Ryde Social Heritage Group research the social history of the citizens of Ryde, Isle of Wight. Documenting their lives, businesses and burial transcriptions.
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July 2007 – Peacock Butterfly – Inachis io

Peacock Butterfly

The Peacock Butterfly gets its name from the similarity between the eye pattern on its wing and those on the Peacock’s tail feathers.

It is a very attractive, fairly common butterfly and is easily identifiable from it’s distinctive markings. This one was seen in the cemetery on the morning of July 7th 2007 and sat still, sunbathing on the trunk of a holly tree for long enough for the picture to be taken.

An interesting fact about the Peacock Butterfly is that unlike other butterflies that have a short life span the Peacock can live for as long as 11 months. The adults hibernate during the winter in hollow trees, rock crevices, stone walls and sometimes in unheated buildings.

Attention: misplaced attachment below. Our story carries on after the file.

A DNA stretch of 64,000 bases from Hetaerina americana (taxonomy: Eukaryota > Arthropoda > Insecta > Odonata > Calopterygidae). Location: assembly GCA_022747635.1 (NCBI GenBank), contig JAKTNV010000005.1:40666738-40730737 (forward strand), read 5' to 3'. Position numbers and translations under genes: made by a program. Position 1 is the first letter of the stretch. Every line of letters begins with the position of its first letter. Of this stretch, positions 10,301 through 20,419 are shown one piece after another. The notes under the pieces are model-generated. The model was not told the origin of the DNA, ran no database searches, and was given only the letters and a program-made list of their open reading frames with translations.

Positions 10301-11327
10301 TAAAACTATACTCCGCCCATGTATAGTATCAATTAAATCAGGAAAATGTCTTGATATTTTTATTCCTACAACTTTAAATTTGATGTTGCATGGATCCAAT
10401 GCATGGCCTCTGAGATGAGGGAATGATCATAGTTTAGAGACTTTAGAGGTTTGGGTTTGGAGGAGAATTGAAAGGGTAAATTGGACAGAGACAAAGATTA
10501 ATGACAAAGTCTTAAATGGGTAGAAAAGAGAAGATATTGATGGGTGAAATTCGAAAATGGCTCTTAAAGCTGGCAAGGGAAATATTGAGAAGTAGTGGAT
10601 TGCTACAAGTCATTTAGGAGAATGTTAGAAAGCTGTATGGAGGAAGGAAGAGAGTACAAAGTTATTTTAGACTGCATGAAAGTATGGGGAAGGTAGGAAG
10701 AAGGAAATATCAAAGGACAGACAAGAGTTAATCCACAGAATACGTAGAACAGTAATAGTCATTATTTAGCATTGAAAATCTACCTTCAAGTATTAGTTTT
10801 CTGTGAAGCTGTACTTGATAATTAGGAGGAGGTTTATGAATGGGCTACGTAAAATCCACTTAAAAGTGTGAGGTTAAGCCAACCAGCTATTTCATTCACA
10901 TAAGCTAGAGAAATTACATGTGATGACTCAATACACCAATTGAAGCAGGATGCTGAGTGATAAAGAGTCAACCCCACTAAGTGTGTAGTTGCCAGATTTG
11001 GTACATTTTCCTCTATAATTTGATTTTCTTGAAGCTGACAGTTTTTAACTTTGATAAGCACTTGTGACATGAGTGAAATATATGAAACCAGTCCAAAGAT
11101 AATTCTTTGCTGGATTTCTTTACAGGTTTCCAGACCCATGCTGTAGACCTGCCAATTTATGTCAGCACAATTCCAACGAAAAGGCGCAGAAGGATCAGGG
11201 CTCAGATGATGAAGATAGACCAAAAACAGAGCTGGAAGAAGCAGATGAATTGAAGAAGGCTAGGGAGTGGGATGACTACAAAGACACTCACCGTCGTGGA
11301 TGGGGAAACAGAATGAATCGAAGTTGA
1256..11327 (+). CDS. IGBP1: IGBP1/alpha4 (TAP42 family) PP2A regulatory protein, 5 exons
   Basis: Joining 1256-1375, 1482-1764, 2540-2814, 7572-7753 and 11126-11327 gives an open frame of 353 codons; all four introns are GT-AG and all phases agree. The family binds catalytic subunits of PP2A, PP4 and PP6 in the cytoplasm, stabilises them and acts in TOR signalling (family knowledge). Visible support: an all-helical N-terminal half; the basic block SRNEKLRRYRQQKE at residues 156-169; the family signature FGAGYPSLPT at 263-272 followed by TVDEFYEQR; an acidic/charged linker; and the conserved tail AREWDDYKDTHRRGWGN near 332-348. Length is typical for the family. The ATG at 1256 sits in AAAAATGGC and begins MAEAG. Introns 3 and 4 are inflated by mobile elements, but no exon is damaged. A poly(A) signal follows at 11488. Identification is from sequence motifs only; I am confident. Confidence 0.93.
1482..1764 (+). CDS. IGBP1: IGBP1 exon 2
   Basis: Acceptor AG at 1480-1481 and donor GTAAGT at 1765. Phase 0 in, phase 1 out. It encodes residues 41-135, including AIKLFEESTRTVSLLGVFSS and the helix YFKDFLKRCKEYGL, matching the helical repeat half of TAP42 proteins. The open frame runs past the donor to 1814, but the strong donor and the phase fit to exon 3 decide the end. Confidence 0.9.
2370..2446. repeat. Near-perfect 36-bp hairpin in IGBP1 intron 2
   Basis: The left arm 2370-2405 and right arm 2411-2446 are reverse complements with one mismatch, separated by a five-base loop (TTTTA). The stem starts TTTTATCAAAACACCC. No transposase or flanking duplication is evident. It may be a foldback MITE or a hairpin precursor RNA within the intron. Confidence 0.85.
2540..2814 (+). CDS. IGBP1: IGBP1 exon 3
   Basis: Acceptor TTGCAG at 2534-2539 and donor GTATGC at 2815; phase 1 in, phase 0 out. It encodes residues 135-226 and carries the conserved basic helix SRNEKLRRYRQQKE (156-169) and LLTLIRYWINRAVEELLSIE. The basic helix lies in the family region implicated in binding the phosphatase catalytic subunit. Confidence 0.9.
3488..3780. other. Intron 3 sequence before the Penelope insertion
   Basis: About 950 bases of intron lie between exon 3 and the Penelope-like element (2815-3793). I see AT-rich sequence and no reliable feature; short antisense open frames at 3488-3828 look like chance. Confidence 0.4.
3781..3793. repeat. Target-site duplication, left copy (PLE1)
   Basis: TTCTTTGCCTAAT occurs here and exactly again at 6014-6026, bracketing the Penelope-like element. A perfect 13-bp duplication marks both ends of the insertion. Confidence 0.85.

Adults emerge from hibernation from March onwards with numbers peaking in late April. They quickly mate and females lay eggs in large, irregular clusters on the undersides of young nettle leaves. The black shiny caterpillars are conspicuous in June as they build communal webs over the growing tips of the nettles on which they feed. They strip the plant bare and then moving on to a fresh one. Eventually the caterpillars disperse to pupate suspended from the vegetation. The resulting offspring emerge as butterflies usually from late July onwards.

The butterflies feed during the rest of the summer to build up fat reserves and they also spend time looking for a suitable location to hibernate. They begin hibernation around September and October.
Related Website: Butterfly Conservation
Website URL: http://www.butterfly-conservation.org/species/peacock/index.php